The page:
A host of UK business leaders on Tuesday claimed that the Government’s new proposals on EU citizens’ rights after Brexit do not go far enough to ensure Britain will get the workers it needs to ensure growth. Chief executives spoke out after Prime Minister Theresa May unveiled plans whereby all EU nationals who have been lawfully resident in the UK for at least five years from a date yet to be decided, will be able to apply for “settled status”.
Gentle Monster, a Korean “It” sunglasses firm with an army of celebrity fans, is eyeing London for its first European store, the Standard has learnt. The brand, popular with model Gigi Hadid and advertised by actress Tilda Swinton, is looking to open at least one shop in the capital before the end of 2018. The Evening Standard can reveal it has hired property agent CBRE to aid the search. Gentle Monster, founded in Seoul in 2011, has stores in Asia and one in the US.
Heineken has served up plans to sell a raft of pubs in a bid to satisfy competition concerns over the Dutch brewer’s £403 million swoop for rival Punch Taverns, it emerged on Tuesday. The Amstel-maker’s proposals come a fortnight after the Competition and Markets Authority warned that the takeover deal could reduce competition in 33 areas, which may result in offering customers fewer drink choices and higher prices.
Muck Rack makes it simple to find people, tweets, or articles that mention any name, keyword, company, hashtag etc. We've compiled this guide to help you make the most of your search.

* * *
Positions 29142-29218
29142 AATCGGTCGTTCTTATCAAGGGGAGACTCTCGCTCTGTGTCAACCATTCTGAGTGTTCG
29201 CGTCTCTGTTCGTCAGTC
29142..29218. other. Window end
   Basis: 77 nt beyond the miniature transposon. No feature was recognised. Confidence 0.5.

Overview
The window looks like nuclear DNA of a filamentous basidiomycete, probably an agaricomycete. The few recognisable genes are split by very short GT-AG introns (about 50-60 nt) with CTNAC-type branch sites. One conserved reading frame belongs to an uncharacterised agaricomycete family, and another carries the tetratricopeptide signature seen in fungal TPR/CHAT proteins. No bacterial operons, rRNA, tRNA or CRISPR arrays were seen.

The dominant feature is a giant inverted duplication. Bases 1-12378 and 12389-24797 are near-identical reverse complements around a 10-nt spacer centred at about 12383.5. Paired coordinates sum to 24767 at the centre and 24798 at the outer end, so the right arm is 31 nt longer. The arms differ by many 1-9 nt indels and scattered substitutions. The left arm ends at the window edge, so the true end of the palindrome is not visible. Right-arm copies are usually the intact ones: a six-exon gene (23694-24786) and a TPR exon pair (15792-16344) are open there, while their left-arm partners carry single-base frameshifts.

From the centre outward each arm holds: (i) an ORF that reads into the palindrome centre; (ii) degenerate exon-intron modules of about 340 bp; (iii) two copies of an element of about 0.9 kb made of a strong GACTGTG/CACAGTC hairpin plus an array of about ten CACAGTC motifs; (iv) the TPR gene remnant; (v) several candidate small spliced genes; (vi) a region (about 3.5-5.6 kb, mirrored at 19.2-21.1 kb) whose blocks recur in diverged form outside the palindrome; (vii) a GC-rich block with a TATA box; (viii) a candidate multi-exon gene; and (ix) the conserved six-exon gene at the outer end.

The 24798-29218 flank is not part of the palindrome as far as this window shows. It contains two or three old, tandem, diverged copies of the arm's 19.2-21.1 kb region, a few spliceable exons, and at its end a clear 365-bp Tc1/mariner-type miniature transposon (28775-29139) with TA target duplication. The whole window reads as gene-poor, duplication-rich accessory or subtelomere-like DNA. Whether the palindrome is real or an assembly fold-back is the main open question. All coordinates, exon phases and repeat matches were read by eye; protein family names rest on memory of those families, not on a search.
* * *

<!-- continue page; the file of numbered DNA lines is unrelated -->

Selecting a term
Start searching tweets, articles from media outlets, articles mentioned in tweets, journalists'
names, titles and bios with some suggested searches:
Companies or Topics (e.g. iPhone, Microsoft)
Phrases (e.g. "cloud computing") — use quotes to keep the terms together
Twitter handles (e.g. @username) — returns those who have mentioned or replied to
Names (e.g. "David Pogue")
Hashtags (e.g. #sxsw, #london2012)
Bio details (e.g. vegan, Olympics, father)
Muck Rack's Advanced Search allows for many boolean operators.
Find results that mention multiple specified terms, use AND or
+. For example, ensure each result contains both Elon Musk and Mark Zuckerberg by
searching Obama AND Romney or Obama + Romney.
Use the operators OR or , to broaden your search when you'd like either of
multiple terms to appear in results. (This is the default behavior of our search when no operators
are used.) For example, search for democrat OR republican to find results that refer to
Democrats and/or Republicans.
Use NOT or - to subtract results from your search. For
example, searching Disney will yield results about the Walt Disney Company as well as Walt Disney
World Resort. To exclude mentions of Disney World, search for Disney -World or Disney
When using one of these operators with a phrase, enclose it in quotation marks. For example, you can
find results about smartphones excluding Apple's iPhone 4S by searching smartphone -"iPhone
Exact case matching or punctuation
If you're searching for a brand name or keyword that relies on specific punctuation marks or capitalization, you can
find results that match your exact query by adding matchcase: before the keyword you're searching for, like matchcase:E*TRADE .
Use parentheses to separate multiple
boolean phrases. For example, to find journalists talking about having fun in Disney World or
Disneyland, search for ("disney world" OR disneyland) AND fun.
An asterisk can be used to search for any variation of a root word truncated by the asterisk. For example, searching for admin* will return results for administrator, administration, administer, administered, etc.
A near operator is an AND operator where you can control the distance between the words. You can vary the distance the near operation uses by adding a forward slash and number (between 0-99) such as strawberries NEAR/10 "whipped cream", which means the strawberries must exist within 10 words of "whipped cream".